Chinese Premier Li Keqiang sent a letter to congratulate Australian Prime Minister Anthony Albaniz on his election victory, which some Australian media reported on Tuesday was a thaw in bilateral relations that China had plunged into a deep freeze two years ago.
Chinese ministers refused to speak to the Australian government under former Prime Minister Scott Morrison’s conservative regime.
Albanians and Foreign Minister Penny Wong flew to Tokyo for summits with leaders of the United States, Japan and India shortly after Australia’s centre-left Labor Party narrowly won Saturday after taking an oath on Monday.
“The healthy and stable development of China-Australia relations is in line with the fundamental interests and common aspirations of the peoples of our two countries, and is conducive to peace, stability, development and prosperity in the Asia-Pacific region,” Li said in an interview with an Albanian. reported
“China is ready to promote the healthy and stable development of the comprehensive strategic partnership between the two countries by learning from the past and looking forward to the future together with Australia, upholding the principle of mutual respect and win-win results,” Li added.
Abanese confirmed that he had received “congratulatory letters” from Li and other world leaders.
“I welcome it,” the Albanian said in Tokyo. “We will respond appropriately.” The Albanian said he expects relations between the two countries to remain difficult despite changes in the Australian government.
The Albanese has pledged greater engagement from its South Pacific island neighbors and Australia to counter growing Chinese influence in the region.
Labor has described the recently announced security pact between China and the Solomon Islands as Australia’s worst foreign policy failure in the Pacific region since World War II. Morrison argued that China wanted Labor to win because the Labor administration was unlikely to resist Beijing’s economic coercion.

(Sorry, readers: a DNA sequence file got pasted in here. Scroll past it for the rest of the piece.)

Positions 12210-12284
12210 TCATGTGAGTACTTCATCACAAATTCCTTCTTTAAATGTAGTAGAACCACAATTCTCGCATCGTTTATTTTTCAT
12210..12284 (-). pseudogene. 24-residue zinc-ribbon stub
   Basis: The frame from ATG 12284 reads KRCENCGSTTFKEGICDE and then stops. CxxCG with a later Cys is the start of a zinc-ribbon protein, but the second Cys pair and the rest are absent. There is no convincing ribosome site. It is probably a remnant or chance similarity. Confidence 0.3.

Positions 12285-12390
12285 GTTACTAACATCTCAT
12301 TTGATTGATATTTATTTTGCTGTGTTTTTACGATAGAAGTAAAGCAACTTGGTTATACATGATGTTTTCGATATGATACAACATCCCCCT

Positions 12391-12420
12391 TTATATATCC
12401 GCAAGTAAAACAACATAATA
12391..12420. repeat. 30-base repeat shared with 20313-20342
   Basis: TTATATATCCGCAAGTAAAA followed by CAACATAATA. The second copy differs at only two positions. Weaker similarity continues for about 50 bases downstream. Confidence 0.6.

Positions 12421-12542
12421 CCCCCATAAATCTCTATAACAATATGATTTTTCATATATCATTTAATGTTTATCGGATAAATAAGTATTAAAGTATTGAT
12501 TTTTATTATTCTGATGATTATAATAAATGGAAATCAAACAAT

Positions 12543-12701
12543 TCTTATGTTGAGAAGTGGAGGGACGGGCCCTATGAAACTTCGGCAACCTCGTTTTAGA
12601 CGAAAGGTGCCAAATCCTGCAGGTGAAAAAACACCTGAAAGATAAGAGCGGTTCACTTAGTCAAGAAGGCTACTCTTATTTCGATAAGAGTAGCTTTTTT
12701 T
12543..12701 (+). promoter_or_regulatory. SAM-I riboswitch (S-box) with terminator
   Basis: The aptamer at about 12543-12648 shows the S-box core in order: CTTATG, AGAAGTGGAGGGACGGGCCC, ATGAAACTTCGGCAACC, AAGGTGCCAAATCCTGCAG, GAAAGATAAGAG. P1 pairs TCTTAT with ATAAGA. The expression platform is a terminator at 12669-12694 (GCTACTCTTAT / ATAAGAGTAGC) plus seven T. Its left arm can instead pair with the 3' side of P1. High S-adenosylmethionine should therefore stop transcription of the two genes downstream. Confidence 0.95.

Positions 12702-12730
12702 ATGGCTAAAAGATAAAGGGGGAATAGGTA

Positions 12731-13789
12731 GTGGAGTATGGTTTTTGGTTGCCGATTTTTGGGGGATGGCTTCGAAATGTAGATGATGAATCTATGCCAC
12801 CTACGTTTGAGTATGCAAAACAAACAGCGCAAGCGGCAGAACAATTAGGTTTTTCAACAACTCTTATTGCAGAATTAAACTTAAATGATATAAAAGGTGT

Albanese told Quad partners on Tuesday that the Australian government has changed but the country’s commitment to a security alliance has not.
“The new Australian Government’s priorities are to take action on climate change and build a stronger and resilient Indo-Pacific through better economic security, better cybersecurity, better energy security, better environmental and health security,” Albanese said. It aligns with the Quad agenda.” .
When asked if China-Australia relations were thawing from a ‘deep freeze’, Finance Minister Jim Chalmers told Australian Broadcasting on Tuesday: “We want to work with countries in the region to ensure a stable and prosperous future. “He said.
Relations between the two countries peaked in 2014 when Chinese President Xi Jinping visited the National Assembly, a year after the administration of Prime Minister Tony Abbott first took office.
But relations were freed by conservative Prime Minister Malcolm Turnbull, who offended China by outlawing covert foreign interference in domestic politics that continued under conservative Prime Minister Scott Morrison.
Although the two countries are free trade partners, China has created a series of formal and informal trade barriers to Australia’s billions of dollars in exports.
After Conservative lawmakers replaced Turnbull with Morrison in 2018, Lee praised Morrison’s “positive attitude” as he helped restore relations that had frozen diplomacy.
John Blaxland, professor of international security and intelligence studies at the Australian National University, described Li’s message to Albanians as “a positive step”.
“Now, back in Australia, Penny Wong and Anthony Albanese should take advantage of this and find an opportunity to open the freezer door,” Blaxland said.
Since relations between the two countries have deteriorated since Labor came to power in 2013, China can be expected to question the new administration.
“This is an important inflection point. We know it’s hard to actually identify policy differences, but in these kinds of areas, words matter, … a change in tone … really matters,” Blaxland said.